As new as the COVID-19 pandemic is to us living today, it is far from the first pandemic the church has had to address. One of the deadliest was the bubonic plague, which ravaged Europe in the mid-1300s, killing millions (estimates range from 25 to 50 million people.) In 1527, the plague re-emerged. When it hit Wittenberg in late summer, the University of Wittenberg closed. The students were sent home, and many residents self-quarantined to avoid the deadly sickness.
Peter Bruegel the Elder, Triumph of Death (1562)
Martin Luther, recovering from his own illness, responded to an earnest plea from Johann Hess, the pastor at Breslau. Hess’ central question was thus: as everyone else sequestered themselves in isolation, “is it proper for a Christian to run away from a deadly plague”? Luther responded with his letter “Whether One May Flee from a Deadly Plague.” Below are four lessons we can learn from Luther’s response, both for our situation today and for our long-term approach to health and wellness.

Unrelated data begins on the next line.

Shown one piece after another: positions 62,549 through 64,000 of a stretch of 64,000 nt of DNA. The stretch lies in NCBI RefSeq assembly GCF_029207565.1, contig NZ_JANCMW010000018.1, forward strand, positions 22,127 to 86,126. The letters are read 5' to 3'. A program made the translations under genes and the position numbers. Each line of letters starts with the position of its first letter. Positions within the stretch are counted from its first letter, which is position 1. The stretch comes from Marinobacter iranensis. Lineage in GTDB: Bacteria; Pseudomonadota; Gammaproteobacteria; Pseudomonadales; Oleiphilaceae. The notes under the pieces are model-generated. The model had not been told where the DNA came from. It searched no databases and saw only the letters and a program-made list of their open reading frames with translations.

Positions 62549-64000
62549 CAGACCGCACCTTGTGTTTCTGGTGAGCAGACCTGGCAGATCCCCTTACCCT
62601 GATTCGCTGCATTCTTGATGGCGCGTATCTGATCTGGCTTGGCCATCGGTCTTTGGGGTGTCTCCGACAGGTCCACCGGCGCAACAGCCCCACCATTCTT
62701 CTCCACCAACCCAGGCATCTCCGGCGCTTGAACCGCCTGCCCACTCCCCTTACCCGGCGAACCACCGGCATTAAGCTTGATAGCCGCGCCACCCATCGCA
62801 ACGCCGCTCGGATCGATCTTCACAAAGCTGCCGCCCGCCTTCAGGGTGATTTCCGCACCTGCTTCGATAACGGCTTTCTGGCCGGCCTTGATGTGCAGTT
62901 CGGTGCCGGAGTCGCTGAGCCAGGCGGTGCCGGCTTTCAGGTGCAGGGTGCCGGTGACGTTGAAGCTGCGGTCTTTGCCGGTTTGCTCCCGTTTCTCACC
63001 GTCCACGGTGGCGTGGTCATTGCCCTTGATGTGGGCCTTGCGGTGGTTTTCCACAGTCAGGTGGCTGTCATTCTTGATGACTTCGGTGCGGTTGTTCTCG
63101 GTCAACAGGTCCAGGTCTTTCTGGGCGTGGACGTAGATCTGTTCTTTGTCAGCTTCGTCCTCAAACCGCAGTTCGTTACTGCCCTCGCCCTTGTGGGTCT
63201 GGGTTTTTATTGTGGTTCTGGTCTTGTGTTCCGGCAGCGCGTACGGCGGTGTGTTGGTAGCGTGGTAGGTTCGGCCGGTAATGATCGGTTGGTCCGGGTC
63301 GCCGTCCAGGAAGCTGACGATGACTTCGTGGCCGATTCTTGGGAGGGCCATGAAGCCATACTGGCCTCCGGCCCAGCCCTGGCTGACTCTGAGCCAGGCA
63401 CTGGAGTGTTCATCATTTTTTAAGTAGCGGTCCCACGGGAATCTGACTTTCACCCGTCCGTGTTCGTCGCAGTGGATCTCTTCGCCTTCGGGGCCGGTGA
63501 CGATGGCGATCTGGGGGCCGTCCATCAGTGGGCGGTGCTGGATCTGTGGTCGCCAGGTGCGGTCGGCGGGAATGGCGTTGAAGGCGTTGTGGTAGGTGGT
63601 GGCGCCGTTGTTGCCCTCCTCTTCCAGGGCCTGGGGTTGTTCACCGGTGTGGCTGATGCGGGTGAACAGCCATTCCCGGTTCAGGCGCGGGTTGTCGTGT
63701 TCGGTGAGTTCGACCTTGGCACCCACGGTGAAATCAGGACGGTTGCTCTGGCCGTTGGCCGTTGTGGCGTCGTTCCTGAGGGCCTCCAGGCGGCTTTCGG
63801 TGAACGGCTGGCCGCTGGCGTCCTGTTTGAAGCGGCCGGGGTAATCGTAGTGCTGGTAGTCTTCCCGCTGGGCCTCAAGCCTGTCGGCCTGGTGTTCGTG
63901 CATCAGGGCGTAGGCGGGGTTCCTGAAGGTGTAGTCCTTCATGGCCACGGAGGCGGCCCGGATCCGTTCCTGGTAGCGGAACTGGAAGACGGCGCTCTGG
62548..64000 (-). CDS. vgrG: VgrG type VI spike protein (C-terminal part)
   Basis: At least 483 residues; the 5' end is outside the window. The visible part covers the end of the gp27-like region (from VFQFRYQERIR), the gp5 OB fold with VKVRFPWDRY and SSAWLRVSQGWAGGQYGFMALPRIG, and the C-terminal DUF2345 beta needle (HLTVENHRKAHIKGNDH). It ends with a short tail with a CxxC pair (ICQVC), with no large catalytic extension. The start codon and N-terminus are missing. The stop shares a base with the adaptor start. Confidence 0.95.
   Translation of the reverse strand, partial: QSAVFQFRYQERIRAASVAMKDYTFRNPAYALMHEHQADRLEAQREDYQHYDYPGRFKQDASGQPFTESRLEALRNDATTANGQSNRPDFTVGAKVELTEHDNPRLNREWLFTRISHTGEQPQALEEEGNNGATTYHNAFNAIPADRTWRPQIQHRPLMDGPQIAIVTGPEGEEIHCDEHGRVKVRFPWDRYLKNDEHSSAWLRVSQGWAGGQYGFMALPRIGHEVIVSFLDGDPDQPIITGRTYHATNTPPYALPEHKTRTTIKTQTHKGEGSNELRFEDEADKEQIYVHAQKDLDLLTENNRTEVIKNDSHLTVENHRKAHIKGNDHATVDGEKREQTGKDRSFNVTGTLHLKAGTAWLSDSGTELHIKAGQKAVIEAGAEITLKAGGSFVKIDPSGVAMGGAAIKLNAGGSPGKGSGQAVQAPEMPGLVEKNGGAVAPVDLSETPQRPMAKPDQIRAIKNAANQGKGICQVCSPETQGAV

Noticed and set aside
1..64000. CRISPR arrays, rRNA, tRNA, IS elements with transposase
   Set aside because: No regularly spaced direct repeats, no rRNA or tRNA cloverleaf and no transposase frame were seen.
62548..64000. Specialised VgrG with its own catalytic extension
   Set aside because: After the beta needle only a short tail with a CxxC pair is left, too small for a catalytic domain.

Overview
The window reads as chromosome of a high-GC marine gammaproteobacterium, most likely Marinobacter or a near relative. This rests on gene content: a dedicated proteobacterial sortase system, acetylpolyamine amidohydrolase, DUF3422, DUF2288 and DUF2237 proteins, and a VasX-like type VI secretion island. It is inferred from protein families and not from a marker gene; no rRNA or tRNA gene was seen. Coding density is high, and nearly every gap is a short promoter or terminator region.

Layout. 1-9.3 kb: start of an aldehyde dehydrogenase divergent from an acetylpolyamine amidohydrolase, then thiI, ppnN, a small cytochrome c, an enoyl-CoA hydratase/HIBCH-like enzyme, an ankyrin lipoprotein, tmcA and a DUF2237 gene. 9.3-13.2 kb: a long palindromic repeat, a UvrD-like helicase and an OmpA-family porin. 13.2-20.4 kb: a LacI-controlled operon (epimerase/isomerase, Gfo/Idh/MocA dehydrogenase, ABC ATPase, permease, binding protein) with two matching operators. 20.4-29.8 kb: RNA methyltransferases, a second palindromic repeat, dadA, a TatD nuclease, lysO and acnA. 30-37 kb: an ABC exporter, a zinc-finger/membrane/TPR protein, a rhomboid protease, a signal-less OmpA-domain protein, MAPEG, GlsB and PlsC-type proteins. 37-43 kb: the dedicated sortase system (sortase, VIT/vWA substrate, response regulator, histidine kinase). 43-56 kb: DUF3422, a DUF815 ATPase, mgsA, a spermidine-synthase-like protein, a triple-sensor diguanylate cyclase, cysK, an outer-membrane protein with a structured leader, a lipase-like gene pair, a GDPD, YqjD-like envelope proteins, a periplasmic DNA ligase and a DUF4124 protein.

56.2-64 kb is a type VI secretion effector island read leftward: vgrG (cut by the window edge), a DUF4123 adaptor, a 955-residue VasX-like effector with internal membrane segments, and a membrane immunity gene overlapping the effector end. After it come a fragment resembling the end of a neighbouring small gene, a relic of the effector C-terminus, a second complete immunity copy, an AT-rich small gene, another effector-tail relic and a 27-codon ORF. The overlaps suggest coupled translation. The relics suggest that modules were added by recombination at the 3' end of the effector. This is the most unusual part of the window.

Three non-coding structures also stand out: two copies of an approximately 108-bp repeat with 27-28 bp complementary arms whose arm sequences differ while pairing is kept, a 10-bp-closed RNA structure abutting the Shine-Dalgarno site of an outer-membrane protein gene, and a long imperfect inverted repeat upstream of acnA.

Good health matters to God.
The Lutheran World Federation’s “Waking the Giant” initiative invites member churches to reflect on the many ways churches are already contributing to the United Nations’ Sustainable Development Goal of good health and well-being for all – and to consider new ways churches can be part of this work. Accompanying communities as they seek good health for all people is a cornerstone of ELCA World Hunger. As a member of the LWF, and with the United States being a target country of “Waking the Giant,” the ELCA continues to accompany companions and partners in this initiative and to work toward the goal of good health here in the US and the Caribbean.
This focus on health is nothing new for the church. Some of the earliest hospitals were founded by Christian leaders, and history is full of examples of churches accompanying people living with illness, from the Plague of Justinian in the 600s to today.